Digital curation

From an information lifecycle perspective, digital curation encompasses a number of processes geared to achieving trustworthiness of digital resources, organization, archiving and long-term preservation, and, added-value services and new uses for the resources. These processes are:

  1. Appraisal, involving the process of developing criteria and selecting resources that may become part of subsequent curation processes;
  2. Ingesting, involving the digital recording of image, sound, text and data, digitizing of analog recordings on various physical carriers, and importing digital resources from other sources, including repositories;
  3. Classification, indexing and cataloguing, producing logical indexes for information management, and, most importantly, subject indexes and indexes related to the intended or possible uses of digital resources;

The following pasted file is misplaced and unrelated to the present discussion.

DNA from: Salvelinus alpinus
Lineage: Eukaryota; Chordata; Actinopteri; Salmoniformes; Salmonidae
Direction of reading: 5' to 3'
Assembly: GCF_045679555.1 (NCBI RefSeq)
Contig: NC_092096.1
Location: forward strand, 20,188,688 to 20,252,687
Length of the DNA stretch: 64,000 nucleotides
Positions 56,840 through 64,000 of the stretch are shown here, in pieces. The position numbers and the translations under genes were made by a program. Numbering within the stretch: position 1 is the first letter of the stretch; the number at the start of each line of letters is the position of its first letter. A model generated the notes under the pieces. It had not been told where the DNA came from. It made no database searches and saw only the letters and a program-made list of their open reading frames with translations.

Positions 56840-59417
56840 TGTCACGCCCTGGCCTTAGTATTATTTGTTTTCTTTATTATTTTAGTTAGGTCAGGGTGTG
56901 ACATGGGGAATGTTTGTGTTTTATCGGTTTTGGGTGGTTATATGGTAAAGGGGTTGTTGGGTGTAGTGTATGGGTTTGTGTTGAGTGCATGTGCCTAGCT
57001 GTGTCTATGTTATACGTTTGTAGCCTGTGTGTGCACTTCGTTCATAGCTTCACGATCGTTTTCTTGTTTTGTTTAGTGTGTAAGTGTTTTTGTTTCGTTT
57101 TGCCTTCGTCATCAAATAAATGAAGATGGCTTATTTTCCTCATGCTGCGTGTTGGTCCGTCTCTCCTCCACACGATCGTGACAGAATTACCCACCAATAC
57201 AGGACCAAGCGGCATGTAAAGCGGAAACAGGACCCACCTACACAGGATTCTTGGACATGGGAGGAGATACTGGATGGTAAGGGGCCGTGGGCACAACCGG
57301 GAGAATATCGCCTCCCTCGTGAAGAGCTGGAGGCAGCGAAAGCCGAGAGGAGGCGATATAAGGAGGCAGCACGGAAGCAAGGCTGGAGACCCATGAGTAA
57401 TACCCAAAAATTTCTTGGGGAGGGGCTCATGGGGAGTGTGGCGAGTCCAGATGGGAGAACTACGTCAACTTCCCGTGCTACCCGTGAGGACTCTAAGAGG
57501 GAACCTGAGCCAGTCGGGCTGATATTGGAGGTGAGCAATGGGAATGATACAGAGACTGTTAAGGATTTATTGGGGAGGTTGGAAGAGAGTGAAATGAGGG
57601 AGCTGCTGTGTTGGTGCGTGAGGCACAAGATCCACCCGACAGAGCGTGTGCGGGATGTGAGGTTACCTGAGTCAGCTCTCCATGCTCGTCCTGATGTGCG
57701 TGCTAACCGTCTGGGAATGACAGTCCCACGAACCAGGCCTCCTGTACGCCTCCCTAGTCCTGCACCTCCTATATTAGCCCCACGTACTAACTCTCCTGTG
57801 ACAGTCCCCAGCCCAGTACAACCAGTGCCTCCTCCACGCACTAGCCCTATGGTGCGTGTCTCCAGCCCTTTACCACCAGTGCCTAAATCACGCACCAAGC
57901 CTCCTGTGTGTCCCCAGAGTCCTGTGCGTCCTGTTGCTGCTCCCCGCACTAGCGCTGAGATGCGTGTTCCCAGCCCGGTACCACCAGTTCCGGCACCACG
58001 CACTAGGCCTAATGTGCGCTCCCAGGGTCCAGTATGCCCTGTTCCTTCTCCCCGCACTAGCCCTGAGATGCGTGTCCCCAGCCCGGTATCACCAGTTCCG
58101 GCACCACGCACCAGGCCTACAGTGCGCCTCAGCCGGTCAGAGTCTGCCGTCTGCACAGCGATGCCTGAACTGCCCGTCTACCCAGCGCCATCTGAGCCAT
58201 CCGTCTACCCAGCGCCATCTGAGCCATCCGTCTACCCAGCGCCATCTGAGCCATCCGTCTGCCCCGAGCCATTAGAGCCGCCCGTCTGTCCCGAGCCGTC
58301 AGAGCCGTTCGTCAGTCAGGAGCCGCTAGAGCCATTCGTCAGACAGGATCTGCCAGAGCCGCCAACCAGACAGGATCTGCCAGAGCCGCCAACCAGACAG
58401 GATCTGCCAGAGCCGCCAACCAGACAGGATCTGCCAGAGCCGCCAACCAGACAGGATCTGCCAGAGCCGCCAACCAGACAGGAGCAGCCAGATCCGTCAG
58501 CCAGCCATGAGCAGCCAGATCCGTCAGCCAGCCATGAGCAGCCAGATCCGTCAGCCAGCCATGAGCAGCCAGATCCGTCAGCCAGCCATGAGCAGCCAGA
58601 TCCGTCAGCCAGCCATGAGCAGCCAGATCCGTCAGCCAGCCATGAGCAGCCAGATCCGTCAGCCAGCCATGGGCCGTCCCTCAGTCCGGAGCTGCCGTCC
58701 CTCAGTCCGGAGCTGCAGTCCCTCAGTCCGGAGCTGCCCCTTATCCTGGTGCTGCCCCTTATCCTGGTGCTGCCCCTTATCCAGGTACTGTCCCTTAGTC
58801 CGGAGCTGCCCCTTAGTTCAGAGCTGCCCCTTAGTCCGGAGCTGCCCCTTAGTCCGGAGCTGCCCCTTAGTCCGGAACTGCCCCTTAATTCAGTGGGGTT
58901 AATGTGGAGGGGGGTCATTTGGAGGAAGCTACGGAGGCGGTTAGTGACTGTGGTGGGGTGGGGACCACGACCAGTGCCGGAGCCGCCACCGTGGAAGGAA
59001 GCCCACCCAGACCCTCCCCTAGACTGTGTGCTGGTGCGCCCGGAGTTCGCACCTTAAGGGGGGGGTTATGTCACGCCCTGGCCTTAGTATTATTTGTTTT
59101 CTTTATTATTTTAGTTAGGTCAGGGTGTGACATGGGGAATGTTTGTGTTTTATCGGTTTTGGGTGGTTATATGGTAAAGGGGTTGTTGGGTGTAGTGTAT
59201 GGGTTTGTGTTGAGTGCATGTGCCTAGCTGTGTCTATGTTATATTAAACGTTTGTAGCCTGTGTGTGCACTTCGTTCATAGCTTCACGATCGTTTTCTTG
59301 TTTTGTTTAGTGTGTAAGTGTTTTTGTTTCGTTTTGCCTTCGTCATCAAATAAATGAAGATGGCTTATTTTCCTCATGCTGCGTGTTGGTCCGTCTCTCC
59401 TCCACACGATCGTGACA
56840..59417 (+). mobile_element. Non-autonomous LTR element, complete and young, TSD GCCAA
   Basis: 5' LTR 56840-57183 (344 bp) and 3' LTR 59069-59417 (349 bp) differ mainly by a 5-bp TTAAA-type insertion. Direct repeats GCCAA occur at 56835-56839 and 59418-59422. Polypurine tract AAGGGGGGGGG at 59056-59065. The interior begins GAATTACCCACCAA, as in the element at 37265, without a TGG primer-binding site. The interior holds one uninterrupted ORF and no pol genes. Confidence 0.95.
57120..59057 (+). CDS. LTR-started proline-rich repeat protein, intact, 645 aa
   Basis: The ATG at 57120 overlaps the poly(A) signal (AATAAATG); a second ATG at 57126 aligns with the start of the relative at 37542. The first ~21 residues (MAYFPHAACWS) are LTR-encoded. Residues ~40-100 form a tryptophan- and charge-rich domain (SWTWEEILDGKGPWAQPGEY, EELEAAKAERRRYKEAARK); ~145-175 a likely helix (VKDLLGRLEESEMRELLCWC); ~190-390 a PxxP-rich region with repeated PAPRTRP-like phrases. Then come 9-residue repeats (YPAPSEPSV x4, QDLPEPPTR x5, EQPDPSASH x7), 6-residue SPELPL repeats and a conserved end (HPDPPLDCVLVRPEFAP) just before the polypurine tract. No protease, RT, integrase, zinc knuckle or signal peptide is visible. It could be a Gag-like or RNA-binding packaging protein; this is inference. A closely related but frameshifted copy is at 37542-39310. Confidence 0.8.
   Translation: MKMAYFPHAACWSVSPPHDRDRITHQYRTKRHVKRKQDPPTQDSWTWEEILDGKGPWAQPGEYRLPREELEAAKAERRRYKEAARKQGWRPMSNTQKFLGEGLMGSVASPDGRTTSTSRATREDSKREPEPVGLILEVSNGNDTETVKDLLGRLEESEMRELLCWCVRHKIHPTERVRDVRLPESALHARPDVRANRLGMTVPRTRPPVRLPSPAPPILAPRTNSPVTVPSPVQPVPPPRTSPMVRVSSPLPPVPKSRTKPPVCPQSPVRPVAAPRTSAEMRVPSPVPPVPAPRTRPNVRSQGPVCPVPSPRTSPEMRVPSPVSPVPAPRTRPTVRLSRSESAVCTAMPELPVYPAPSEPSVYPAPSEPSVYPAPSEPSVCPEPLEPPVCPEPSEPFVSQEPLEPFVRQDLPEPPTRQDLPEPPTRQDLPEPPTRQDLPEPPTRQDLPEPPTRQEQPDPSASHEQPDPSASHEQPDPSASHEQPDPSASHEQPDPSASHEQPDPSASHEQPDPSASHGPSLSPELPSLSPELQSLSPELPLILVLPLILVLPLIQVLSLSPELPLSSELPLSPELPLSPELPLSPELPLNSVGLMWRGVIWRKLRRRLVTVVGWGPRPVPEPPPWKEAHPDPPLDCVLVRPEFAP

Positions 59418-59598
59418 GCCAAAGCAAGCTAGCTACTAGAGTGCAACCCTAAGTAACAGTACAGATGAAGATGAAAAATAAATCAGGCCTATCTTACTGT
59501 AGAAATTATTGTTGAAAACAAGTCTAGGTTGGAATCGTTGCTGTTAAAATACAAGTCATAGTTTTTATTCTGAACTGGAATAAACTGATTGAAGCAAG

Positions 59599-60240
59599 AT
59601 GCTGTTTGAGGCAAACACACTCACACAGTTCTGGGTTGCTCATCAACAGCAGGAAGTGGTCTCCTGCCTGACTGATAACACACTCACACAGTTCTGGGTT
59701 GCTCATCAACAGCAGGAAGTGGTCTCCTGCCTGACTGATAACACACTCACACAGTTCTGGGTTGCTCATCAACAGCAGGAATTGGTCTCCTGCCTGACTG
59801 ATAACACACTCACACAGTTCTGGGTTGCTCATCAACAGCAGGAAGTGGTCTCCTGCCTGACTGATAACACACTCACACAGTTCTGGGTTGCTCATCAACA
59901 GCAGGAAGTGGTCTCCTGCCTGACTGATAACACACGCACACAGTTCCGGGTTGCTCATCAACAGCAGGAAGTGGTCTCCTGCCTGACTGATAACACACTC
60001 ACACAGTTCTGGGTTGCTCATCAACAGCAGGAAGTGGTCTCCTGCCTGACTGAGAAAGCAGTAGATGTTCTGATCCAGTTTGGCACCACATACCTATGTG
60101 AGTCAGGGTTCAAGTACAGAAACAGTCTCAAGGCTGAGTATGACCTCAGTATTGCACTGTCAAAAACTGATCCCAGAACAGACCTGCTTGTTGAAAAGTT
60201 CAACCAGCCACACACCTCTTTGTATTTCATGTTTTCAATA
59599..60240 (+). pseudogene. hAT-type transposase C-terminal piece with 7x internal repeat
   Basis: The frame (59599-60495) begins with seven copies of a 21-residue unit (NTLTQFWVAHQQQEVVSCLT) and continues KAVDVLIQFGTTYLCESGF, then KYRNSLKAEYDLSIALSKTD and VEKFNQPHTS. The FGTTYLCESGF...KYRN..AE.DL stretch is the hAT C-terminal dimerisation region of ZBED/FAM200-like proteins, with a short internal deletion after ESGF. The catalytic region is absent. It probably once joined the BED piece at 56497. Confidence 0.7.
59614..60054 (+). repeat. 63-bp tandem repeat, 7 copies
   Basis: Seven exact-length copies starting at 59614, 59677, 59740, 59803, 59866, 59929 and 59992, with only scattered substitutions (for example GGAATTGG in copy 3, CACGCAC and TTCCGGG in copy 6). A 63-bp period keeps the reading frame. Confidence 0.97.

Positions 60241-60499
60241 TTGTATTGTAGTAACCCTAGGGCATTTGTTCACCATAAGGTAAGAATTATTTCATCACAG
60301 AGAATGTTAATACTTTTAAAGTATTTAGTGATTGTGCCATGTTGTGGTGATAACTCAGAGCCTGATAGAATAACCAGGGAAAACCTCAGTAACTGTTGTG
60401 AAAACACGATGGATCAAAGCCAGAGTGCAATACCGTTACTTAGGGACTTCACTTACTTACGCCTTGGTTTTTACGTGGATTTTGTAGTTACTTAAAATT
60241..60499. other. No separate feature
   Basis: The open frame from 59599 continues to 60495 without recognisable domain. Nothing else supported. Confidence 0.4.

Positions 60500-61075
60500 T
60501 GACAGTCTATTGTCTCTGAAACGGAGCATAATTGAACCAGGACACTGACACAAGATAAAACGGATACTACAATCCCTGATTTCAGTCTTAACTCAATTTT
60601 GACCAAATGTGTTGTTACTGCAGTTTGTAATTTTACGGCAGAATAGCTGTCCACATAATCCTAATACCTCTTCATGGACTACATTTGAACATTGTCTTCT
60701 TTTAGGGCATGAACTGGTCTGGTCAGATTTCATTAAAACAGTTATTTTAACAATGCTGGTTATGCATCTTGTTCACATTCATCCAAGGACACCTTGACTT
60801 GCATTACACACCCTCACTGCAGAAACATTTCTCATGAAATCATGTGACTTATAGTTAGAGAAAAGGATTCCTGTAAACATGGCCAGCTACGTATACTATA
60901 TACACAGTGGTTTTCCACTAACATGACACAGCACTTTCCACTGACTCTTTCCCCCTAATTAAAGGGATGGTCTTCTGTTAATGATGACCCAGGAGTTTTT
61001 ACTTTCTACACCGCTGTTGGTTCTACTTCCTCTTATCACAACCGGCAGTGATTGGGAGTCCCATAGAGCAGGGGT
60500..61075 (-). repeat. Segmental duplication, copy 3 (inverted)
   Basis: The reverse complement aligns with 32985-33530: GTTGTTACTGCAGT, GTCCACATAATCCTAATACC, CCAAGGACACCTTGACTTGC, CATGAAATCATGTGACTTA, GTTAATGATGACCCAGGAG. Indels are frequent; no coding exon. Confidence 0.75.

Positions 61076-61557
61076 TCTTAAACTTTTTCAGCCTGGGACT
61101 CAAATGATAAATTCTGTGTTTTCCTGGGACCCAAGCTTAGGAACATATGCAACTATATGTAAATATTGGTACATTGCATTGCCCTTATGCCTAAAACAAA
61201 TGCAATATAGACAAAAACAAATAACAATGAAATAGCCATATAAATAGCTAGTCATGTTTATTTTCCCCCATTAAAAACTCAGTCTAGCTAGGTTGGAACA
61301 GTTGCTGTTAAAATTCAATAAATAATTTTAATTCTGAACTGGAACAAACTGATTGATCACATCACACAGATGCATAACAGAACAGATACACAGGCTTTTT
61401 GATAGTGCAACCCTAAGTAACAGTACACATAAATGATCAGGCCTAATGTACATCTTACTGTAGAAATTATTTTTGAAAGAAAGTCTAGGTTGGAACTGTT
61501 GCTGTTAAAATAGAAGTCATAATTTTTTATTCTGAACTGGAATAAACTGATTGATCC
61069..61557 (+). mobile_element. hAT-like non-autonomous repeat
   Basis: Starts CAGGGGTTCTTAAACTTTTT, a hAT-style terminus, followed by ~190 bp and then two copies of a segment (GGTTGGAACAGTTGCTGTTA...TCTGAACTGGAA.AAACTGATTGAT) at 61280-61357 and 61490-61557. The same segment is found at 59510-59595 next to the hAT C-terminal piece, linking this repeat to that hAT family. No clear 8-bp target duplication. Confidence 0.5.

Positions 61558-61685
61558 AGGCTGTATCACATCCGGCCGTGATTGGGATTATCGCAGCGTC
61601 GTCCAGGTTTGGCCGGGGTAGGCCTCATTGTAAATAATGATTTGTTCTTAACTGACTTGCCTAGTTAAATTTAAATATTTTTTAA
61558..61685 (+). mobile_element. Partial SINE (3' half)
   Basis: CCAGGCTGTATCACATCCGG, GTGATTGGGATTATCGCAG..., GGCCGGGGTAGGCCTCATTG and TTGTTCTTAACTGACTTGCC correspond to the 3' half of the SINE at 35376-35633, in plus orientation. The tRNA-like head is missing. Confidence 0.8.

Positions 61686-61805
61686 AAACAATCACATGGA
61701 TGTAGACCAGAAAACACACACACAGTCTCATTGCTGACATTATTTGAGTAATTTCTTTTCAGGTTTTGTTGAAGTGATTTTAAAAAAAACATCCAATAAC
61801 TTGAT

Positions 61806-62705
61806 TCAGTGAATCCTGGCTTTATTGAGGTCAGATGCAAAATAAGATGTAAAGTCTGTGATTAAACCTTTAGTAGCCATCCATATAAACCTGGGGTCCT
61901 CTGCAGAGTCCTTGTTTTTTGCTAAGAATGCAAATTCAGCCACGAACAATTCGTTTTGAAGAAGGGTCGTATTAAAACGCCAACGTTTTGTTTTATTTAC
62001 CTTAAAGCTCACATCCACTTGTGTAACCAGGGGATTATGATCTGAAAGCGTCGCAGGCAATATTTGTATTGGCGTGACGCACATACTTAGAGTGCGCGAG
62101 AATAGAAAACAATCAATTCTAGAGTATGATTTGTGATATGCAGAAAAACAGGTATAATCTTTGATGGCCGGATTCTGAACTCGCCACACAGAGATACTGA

4. Knowledge enhancement, concerning the real-world entities, situations and events represented by digital resources, their wider context and domain, and digital resources themselves;
  5. Presentation, publication and dissemination, i.e., the process of generating new artefacts (scientific, scholarly, artistic, etc.) from existing primary or secondary digital resources;
  6. User experience, related to resource use and interaction between users and resources,as well the effects of this interaction;
  7. Repository management, concerning actual (centralized or distributed) or virtual repositories and including access mechanisms; and,
  8. Preservation, safeguarding against risks to longevity related either to physical causes or to technological evolution.

These processes of digital resource lifecycle management rely on three supporting processes:

  1. Goal and usage modelling, capturing, respectively, the intentions of the creators and the users of a given class of digital resources, and the patterns of use of the resources;
  2. Domain modelling, producing or refining representations of expert knowledge about a domain of interest; and,
  3. Authority management, dealing with the controlled vocabularies (e.g. geographic names, historical periods, chemical molecules, biological species, etc.) used by convention to denote concepts, properties and relations.